When it's made right, a firm's site can showcase investor-oriented content and allow the firm to display its resources and philosophies in a compelling manner. This will help your branding effort and set you apart. Open-source Web platforms offer you efficient, easy-to-use content management interfaces, making it easy and inexpensive for you to change and innovate on the site. You can add a blog, for instance, link to social networking sites or use Internet search engine optimization tactics to boost your firm's search rankings.

With this cornerstone in place, you can invite clients and prospects alike to the site and also establish a rapport with the prospects who find it on their own.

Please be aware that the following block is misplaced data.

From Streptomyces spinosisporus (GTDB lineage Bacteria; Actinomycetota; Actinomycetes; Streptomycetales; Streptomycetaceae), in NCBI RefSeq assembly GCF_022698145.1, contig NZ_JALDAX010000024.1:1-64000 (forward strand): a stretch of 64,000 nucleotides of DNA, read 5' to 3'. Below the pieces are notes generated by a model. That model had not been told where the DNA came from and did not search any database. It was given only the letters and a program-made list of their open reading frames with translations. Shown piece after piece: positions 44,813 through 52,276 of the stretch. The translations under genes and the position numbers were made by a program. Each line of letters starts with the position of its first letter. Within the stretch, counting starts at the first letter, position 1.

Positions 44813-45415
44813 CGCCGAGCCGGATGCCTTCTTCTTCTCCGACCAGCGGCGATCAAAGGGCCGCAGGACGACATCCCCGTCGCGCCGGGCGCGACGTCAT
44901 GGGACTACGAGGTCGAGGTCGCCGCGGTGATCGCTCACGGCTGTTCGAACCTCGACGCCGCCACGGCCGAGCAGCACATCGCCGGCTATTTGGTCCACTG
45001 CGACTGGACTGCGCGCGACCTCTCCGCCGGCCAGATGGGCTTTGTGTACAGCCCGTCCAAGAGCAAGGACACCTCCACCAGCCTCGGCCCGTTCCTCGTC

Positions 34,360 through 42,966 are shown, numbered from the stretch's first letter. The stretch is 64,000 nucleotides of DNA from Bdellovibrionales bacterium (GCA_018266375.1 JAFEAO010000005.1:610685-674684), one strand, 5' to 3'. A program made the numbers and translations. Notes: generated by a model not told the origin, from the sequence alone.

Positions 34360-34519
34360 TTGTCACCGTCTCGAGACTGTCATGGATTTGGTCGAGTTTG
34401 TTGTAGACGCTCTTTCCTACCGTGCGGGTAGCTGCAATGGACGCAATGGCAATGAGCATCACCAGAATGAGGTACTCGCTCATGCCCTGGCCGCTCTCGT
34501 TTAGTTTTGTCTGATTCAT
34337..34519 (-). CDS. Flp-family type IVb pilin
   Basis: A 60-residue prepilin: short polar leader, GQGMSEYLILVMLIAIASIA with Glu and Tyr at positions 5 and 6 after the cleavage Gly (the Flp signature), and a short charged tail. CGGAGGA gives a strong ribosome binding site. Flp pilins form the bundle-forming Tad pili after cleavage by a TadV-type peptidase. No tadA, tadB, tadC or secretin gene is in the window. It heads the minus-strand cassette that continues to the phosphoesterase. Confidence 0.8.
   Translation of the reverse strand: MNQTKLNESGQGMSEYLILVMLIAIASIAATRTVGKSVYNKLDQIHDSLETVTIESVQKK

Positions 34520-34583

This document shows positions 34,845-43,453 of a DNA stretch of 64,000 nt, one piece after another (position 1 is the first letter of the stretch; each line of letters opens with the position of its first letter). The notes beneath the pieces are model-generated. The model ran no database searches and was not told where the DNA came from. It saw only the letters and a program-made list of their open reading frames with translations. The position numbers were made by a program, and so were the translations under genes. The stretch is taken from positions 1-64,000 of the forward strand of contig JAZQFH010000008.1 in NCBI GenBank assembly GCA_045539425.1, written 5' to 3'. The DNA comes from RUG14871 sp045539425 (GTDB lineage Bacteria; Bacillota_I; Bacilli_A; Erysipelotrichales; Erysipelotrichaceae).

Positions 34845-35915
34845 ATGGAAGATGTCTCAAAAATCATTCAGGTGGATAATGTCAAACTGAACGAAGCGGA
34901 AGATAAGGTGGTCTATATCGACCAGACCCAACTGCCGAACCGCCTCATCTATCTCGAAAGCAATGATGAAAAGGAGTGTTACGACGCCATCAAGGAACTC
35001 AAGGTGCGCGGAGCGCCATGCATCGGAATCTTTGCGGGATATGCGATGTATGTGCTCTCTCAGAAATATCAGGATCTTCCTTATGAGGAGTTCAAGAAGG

It's important to expand your reach and establish yourself as an expert on the subject matter while at the same time building trust and a rapport with the target. Consider this three-point plan:

1. Give potential clients great content. Investors are seeking information on topics that relate to their financial goals, risk-tolerance levels and time lines. If your firm can help quench their thirst for timely, relevant information, it will help solidify your position as their "go to" investment information resource. Your Web site is the receptacle, but it's great content that will fuel outbound marketing and social networking efforts.